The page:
[ntp:questions] how do I lock in average frequency correction

unruh unruh at invalid.ca
Sun Feb 12 21:01:20 UTC 2012

On 2012-02-12, Ron Frazier (NTP) <timekeepingntplist at c3energy.com> wrote:
> On 02/12/2012 05:45 AM, David Woolley wrote:
>> David Lord wrote:
>>> Ntpd does not interact with my systems RTCs. There are
>>> probably some utilities that can set the RTC to current
>>> time or set the time from the RTC but I don't know of
>>> any for my systems. Chrony on Linux is able to use the
>>> RTC and compensate for periods when the system is not
>>> running.
>> I don't think he wants to do this. He wants a time discipline system, 
>> that cannot be ntpd, that has a hard wired (pre-calculated) frequency 
>> correction that it never updates. Most of the time only the frequency 
>> correction should be applied. If the offset becomes too high, it 
>> should be rapidly cleared by something like the ntpd stepout 
>> mechanism, not the normal PLL.
> Hi all. I want to say thanks to all who responded to the threads I've 
> posted, including this one. There were several good replies that I want 
> to respond to later. I just had a couple of minutes right now. My 
> thinking on this was as follows. I don't mind if NTP is sitting in the 
> system running all the time and tweaking the clock. However, on my 
> Windows machines, I notice the frequency wandering all over the place 
> and responding to short term variances in the computer's usage. So, by 
> polling my GPS every 8 seconds, I can maintain a few ms of offset 
> without using PPS. I may use PPS later. I'm fine with that. However, if 
> I stop NTP for any reason, to reboot, to configure, or for testing of 
> other time related things, or for programming the GPS, based on my 
> original post, the system clock drifted 1/6 sec in about a minute of NTP 
> downtime. (Chris Albertson said initial status reports from NTP may be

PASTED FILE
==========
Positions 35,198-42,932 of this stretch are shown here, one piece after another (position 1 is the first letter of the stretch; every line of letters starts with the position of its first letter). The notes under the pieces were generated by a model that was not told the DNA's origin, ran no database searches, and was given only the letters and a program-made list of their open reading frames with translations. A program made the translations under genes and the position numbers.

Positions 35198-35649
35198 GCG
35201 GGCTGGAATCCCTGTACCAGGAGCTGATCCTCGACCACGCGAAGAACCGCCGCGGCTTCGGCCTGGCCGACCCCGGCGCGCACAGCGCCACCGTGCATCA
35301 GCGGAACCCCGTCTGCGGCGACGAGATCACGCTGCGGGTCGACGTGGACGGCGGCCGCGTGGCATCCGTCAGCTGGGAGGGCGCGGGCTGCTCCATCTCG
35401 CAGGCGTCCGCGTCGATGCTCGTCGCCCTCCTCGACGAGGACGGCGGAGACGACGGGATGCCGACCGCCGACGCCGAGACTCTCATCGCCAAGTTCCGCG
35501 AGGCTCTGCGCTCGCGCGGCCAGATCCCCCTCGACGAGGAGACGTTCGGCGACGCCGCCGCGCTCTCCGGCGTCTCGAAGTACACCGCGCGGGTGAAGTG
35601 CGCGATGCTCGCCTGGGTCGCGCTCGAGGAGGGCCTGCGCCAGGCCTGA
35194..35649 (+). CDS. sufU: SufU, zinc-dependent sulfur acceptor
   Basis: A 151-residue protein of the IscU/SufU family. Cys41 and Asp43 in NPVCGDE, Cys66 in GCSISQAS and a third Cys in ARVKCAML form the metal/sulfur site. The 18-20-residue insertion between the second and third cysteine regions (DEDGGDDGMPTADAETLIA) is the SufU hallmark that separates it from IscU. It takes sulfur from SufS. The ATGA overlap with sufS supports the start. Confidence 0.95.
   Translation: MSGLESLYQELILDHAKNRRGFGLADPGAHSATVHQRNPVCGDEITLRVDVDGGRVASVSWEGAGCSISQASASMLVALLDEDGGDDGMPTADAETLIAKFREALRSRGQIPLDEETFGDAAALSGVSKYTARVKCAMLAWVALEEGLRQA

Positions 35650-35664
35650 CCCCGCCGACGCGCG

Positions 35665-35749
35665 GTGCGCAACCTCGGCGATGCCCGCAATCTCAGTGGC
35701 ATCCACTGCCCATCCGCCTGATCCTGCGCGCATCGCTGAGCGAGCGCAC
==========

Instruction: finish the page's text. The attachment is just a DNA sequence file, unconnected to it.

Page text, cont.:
> invalid.) So, assuming the numbers were even valid, if you multiply that 
> out, that's about 240 seconds / day of drift if NTP is not running. I 
> was just thinking that, if the drift correction is set properly after a 
> long period of testing, and if it persists when NTP is not running, even 
> if NTP is not running for a while that it shouldn't drift more than a 
> few seconds / day or a very few ms in a minute. So, when NTP is started 
> again, there should be very little error that needs correcting. I don't 
> know if that clarifies or clouds the water.

The problem on windows is I believe that there is no way to alter the
system clock rate. On linux, one can permanantly alter the rate at which
the clock ticks, and ntpd can use that feature, so that the clock will
keep ticking at the corrected rate even when ntpd is not running.
(chrony always does that on Linux). Unfortunately if the operating
system does not offer that option, then whenever ntpd is not in there
altering the rate, it will tick at its usual bad rate. Go talk to Bill
Gates about that. 
Note that 1/6 sec per minute is 3000PPM. the computer's clock reaally
really should not be that far off (and ntpd cannot correct that large a
rate). Normal computers run with a rate error of a few 10s PPM. Ie, 1
sec/day rate errors. 

> In terms of the RTC, it would be nice if the computer keeps as good time 
> as a $ 10 wristwatch when the computer is shut down, that being, about 

Talk tot he manufacturers. I would expect that the cost of the rtc is on
the order of a few cents, so do not expect the highest accuracy from

> 1/2 sec / day of drift. I wasn't sure if there was any way to discipline 
> the RTC, but it sounds like from some of the replies, that there is not. 
> I wasn't sure when the RTC is set or read by the system or by NTP. I 
> have to review all the replies on this thread when I have a bit more time.
> Sincerely,
> Ron

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